Since Mr Grayling never asked for his comments to be ‘off record’ I am more than happy to share them with readers.
Write to me if you agree with TR?
The other issue which featured prominently in our meeting with Andrew Selous was the validity of the Napo/UNISON staff survey which we published on the day of the brilliant Parliamentary Lobby and Rally. Among other things it showed that 98% of respondents had no confidence in Grayling and that 55% of respondents wanted to leave the service.
Ministers have been claiming that this is unrepresentative of the many practitioners they have spoken to on their travels who are embracing change positively, and are kind of excited by it all. If that is one of you out there then please contact me and confirm the Ministers somewhat extravagant claims. I could say that the Ministers response to our survey was a tad immature and histrionic but I won’t.
A not very nice NNC
Mike McClelland has issued a TR update this week (BR117/14) which summarises the various negotiations that are taking place with NOMS and the Unions at the TR Consultative Forum, the Measures meetings and the Probation Consultative Forum.
I will refrain from giving you a blow by blow account of last Fridays meeting of the National Negotiating Council, but to say it was the worst I have ever attended during my time with Napo will give you a bit of a clue as to how it went.
Unfortunately, there seems to be a complete disconnect between the agreed aims and objectives of this group to maintain a semblance of order in the national and local industrial relations machinery, and the NOMS/MOJ corporate agenda.
Our elected Negotiating Committee Reps told it like it is in terms of the increasingly negative approach they are encountering from NPS and CRC management in the areas of facilities, cross representation across the divide and the vindictive refusal to grant even one day’s paid development time for practitioners seeking to attend the Napo AGM. So much for the masses of goodwill that staff have shown you during this TR disaster.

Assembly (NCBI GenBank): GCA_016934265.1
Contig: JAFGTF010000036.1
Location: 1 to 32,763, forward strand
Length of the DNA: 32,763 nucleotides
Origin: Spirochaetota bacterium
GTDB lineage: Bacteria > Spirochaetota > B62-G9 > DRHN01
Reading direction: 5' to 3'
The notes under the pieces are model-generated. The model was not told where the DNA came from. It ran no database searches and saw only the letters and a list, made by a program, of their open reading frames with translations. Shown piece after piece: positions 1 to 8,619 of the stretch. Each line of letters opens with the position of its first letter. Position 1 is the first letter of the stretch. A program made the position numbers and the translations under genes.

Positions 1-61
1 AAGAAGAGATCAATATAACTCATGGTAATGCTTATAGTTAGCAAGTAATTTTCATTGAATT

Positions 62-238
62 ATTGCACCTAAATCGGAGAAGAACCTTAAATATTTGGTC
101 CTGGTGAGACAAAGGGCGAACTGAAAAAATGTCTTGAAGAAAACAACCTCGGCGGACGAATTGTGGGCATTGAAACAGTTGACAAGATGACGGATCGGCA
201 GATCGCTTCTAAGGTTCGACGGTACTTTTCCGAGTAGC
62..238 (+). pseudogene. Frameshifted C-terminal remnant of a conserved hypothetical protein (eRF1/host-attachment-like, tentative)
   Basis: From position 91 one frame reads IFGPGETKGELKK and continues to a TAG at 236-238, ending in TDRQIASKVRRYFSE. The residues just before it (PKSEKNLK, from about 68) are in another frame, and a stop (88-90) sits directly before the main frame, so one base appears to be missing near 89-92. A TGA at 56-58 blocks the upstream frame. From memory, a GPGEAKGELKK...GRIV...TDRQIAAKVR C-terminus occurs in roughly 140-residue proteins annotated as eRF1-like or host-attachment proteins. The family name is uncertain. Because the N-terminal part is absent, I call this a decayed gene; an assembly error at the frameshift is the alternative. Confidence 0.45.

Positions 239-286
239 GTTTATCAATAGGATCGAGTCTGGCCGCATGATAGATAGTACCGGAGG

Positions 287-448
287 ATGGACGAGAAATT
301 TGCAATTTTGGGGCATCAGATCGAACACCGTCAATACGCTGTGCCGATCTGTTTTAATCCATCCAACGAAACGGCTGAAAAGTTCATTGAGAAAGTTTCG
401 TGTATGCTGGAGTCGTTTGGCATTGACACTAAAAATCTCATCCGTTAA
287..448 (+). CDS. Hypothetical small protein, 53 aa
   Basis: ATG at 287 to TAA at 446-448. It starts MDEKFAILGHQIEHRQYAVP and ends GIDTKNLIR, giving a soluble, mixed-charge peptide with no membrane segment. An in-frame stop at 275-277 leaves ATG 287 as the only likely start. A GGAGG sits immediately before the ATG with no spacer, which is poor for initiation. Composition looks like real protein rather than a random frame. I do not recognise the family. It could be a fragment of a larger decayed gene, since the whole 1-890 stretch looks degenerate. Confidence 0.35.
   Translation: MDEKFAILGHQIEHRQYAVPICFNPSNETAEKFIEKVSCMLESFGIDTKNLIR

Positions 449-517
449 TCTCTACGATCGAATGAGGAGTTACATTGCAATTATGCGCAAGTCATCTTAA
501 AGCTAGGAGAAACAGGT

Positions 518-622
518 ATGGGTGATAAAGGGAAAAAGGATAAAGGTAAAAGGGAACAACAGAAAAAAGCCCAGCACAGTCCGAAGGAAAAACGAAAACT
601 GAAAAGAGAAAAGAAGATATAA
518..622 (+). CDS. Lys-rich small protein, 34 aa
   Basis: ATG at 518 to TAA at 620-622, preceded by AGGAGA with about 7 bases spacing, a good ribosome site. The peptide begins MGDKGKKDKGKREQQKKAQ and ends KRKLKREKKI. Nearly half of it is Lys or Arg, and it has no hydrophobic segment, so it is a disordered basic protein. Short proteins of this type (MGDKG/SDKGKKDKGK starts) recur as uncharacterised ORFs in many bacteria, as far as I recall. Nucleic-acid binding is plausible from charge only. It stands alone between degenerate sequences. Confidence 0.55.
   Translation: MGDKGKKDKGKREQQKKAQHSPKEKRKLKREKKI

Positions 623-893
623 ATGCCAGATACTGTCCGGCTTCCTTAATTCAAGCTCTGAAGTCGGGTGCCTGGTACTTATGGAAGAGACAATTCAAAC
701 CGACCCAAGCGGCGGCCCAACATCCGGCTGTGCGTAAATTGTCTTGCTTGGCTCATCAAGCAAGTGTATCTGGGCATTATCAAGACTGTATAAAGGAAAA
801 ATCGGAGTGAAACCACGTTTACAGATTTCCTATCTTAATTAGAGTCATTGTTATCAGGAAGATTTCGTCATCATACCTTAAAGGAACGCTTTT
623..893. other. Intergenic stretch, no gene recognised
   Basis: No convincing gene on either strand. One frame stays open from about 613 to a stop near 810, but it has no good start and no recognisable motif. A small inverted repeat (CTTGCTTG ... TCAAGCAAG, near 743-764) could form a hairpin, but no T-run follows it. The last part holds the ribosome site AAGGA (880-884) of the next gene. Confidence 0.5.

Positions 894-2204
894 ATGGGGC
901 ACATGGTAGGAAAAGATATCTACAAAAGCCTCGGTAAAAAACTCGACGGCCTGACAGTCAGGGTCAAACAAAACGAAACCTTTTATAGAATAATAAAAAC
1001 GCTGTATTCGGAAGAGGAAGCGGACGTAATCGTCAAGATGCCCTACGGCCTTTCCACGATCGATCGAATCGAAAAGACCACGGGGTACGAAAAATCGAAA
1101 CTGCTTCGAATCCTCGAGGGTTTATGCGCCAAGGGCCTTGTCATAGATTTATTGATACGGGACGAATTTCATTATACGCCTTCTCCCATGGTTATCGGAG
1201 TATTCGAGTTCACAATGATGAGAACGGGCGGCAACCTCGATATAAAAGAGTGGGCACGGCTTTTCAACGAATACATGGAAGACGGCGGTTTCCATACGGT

Unfortunately, the catalyst for all of this and the fractious exchanges which inevitably followed was the somewhat important issue of why Joint Secretarial Circulars had been issued one week and then clearly undermined the next, by missives from NOMS high command, that had not even been seen by the unions. It all leaves a rather bad taste and the portents for the future, if or when CRC share sale occurs do not bode well. As I pointed out at the meeting, too many people are trying to do the private sectors dirty work for them in advance.
If this blatant disregard for national agreements continues then it’s likely that the unions will seek ACAS intervention.
Spirits lifted by an excellent Epsom Rally
At the end a tough week which had started well with our foray to the Labour Party conference last Monday (which is reported elsewhere in Napo News online), where we ensured that Napo’s campaign received good profile amongst Delegates and visitors to the fringe conferences, we were in need of a boost..
Last weekend, Epsom saw a lot more excitement than it usually does during Saturday shopping when nearly a hundred members from Napo Kent, Surrey and Sussex and Napo London, together with GMB and Unison supporters descended on this pleasant Surrey town.
A great report from Hardeep Matharu follows, and I would like to express my appreciation to all those who organised this and took part as well as the constituents of Epsom who showed respect and tolerance and actually engaged with us. Something of a contrast to the current mind-set of their Member of Parliament.